U.S. stocks traded mostly flat Friday as investors turned their attention from China to the Federal Reserve. With two more economic indicators released Friday, market professionals are searching for further hints as to when the central bank plans on raising rates this year.

The Dow Jones Industrial Average (INDEXDJX:.DJI) added 39.49 points, or 0.23 percent, to 17,447.74. The Standard & Poor's 500 index (INDEXSP:.INX) edged down 2.74 points, or 0.13 percent, to 2,086.13. And the Nasdaq composite (INDEXNASDAQ:.IXIC) dipped 5.88 points, or 0.12 percent, to 5,028.09.

Global stocks traded mixed Friday despite the Chinese central bank’s attempts to soothe fears of a devalued yuan this week. China's Shanghai composite index closed the day flat, up just 0.3 percent.

Meanwhile, the pan-European Stoxx 600 index closed flat Friday, losing 2.6 percent for the week amid the Greek government approving a new 85 billion euro ($94 billion) bailout agreement. The deal is expected to be cleared by eurozone finance ministers Friday, and will face a vote from the German parliament next week.

Seven of the 10 S&P 500 sectors traded higher, led gains in financial and industrial stocks. Chemical maker DuPont Co. (NYSE:DD) and mining and equipment maker Caterpillar Inc. (NYSE:CAT) led the Dow higher Friday, gaining 1.3 percent and 1 percent, respectively.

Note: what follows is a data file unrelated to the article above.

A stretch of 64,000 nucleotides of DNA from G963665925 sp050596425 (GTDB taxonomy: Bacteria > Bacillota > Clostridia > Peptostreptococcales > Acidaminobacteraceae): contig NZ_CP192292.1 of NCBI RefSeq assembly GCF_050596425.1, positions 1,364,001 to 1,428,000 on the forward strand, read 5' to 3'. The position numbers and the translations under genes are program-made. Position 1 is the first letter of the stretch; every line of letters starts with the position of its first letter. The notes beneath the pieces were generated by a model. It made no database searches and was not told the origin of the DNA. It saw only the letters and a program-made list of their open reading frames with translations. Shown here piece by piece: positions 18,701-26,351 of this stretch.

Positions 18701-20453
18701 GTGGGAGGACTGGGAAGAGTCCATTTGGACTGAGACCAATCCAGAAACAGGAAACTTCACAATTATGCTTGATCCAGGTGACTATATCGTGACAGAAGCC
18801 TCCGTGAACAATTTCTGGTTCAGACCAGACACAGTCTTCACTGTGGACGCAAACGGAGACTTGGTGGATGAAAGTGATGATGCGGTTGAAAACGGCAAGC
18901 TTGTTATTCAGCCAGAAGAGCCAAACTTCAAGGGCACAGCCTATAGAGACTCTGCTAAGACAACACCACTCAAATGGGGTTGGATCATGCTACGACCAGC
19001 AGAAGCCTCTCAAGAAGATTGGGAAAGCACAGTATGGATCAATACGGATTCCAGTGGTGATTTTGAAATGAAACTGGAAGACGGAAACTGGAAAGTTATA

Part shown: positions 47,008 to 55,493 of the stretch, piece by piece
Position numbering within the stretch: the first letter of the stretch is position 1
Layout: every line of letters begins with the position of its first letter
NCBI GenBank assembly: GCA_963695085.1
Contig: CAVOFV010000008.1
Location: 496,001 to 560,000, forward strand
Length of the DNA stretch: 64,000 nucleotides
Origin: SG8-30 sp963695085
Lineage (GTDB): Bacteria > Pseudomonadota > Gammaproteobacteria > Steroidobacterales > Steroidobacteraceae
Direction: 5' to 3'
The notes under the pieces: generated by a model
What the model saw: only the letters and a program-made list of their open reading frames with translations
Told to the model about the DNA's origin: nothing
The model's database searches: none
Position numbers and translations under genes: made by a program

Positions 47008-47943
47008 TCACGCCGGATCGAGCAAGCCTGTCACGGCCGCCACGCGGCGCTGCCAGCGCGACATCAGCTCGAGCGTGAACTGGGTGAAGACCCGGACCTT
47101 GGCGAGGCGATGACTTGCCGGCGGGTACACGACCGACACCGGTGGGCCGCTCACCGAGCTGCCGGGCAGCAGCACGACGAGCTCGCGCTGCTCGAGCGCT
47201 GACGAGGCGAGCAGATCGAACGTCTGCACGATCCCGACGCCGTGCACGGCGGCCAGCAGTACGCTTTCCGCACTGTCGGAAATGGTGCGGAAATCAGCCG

U.S. crude oil steadied on Friday after falling to its lowest in almost 6-1/2 years as huge stockpiles and refinery shutdowns heightened concerns about global oversupply.

U.S. wholesale prices recorded back-to-back-to-back gains in July, as the Producer Price Index rose 0.2 percent last month, topping economists’ expectations for 0.1 percent increase after rising 0.4 in June, the U.S. Bureau of Labor Statistics reported Friday.

Despite the monthly uptick, economists expect modest wholesale inflation in the coming months, driven by lower gasoline prices and a stronger dollar. Tepid inflation could make Fed officials hesitant to raise interest rates next month.

Separately, U.S. consumer sentiment edged mildly lower in August for a second month with the declines reflecting households are preparing for the expected increases in interest rates. The University of Michigan's Consumer Sentiment Index came in at 92.9 this month, lower than the previous month's reading of 93.1 and below forecasts for 93.5.

"Renewed strength in personal finances largely offset slight declines in prospects for the national economy and buying conditions," said Surveys of Consumers Chief Economist Richard Curtin in a statement.

But after the solid increase in retail sales in July, economists say this level of confidence among consumers still suggests strength in sales will continue. “This should help to ease any concerns that outlook for consumption growth has weakened recently,” Adam Collins, assistant economist at Capital Economics, said in a note Friday.